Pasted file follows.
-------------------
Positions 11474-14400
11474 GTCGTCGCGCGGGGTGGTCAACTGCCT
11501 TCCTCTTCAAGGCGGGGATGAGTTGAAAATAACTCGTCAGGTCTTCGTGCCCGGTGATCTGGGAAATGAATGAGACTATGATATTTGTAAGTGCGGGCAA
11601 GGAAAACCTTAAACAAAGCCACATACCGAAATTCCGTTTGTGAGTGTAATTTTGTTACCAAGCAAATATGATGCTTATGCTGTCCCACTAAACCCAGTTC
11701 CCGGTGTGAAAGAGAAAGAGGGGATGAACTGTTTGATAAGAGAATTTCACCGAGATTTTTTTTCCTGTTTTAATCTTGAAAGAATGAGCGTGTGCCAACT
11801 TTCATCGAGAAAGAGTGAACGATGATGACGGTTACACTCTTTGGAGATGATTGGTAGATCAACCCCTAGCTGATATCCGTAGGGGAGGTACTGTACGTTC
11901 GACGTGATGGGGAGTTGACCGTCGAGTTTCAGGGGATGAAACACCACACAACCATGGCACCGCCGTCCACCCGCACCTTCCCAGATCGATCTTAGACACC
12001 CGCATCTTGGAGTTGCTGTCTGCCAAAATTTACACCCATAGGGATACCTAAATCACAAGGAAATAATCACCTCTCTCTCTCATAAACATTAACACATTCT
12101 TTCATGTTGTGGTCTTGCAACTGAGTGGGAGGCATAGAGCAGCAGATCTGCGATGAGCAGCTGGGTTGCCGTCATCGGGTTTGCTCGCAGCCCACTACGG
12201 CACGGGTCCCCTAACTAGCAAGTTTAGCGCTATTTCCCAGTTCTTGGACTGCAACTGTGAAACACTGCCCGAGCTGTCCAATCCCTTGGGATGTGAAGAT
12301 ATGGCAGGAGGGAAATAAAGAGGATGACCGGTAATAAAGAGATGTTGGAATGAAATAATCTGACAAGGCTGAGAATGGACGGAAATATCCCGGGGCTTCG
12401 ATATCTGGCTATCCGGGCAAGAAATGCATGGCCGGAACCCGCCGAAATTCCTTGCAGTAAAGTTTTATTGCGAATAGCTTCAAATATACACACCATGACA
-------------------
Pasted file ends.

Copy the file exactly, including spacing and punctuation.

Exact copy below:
Positions 11474-14400
11474 GTCGTCGCGCGGGGTGGTCAACTGCCT
11501 TCCTCTTCAAGGCGGGGATGAGTTGAAAATAACTCGTCAGGTCTTCGTGCCCGGTGATCTGGGAAATGAATGAGACTATGATATTTGTAAGTGCGGGCAA
11601 GGAAAACCTTAAACAAAGCCACATACCGAAATTCCGTTTGTGAGTGTAATTTTGTTACCAAGCAAATATGATGCTTATGCTGTCCCACTAAACCCAGTTC
11701 CCGGTGTGAAAGAGAAAGAGGGGATGAACTGTTTGATAAGAGAATTTCACCGAGATTTTTTTTCCTGTTTTAATCTTGAAAGAATGAGCGTGTGCCAACT
11801 TTCATCGAGAAAGAGTGAACGATGATGACGGTTACACTCTTTGGAGATGATTGGTAGATCAACCCCTAGCTGATATCCGTAGGGGAGGTACTGTACGTTC
11901 GACGTGATGGGGAGTTGACCGTCGAGTTTCAGGGGATGAAACACCACACAACCATGGCACCGCCGTCCACCCGCACCTTCCCAGATCGATCTTAGACACC
12001 CGCATCTTGGAGTTGCTGTCTGCCAAAATTTACACCCATAGGGATACCTAAATCACAAGGAAATAATCACCTCTCTCTCTCATAAACATTAACACATTCT
12101 TTCATGTTGTGGTCTTGCAACTGAGTGGGAGGCATAGAGCAGCAGATCTGCGATGAGCAGCTGGGTTGCCGTCATCGGGTTTGCTCGCAGCCCACTACGG
12201 CACGGGTCCCCTAACTAGCAAGTTTAGCGCTATTTCCCAGTTCTTGGACTGCAACTGTGAAACACTGCCCGAGCTGTCCAATCCCTTGGGATGTGAAGAT
12301 ATGGCAGGAGGGAAATAAAGAGGATGACCGGTAATAAAGAGATGTTGGAATGAAATAATCTGACAAGGCTGAGAATGGACGGAAATATCCCGGGGCTTCG
12401 ATATCTGGCTATCCGGGCAAGAAATGCATGGCCGGAACCCGCCGAAATTCCTTGCAGTAAAGTTTTATTGCGAATAGCTTCAAATATACACACCATGACA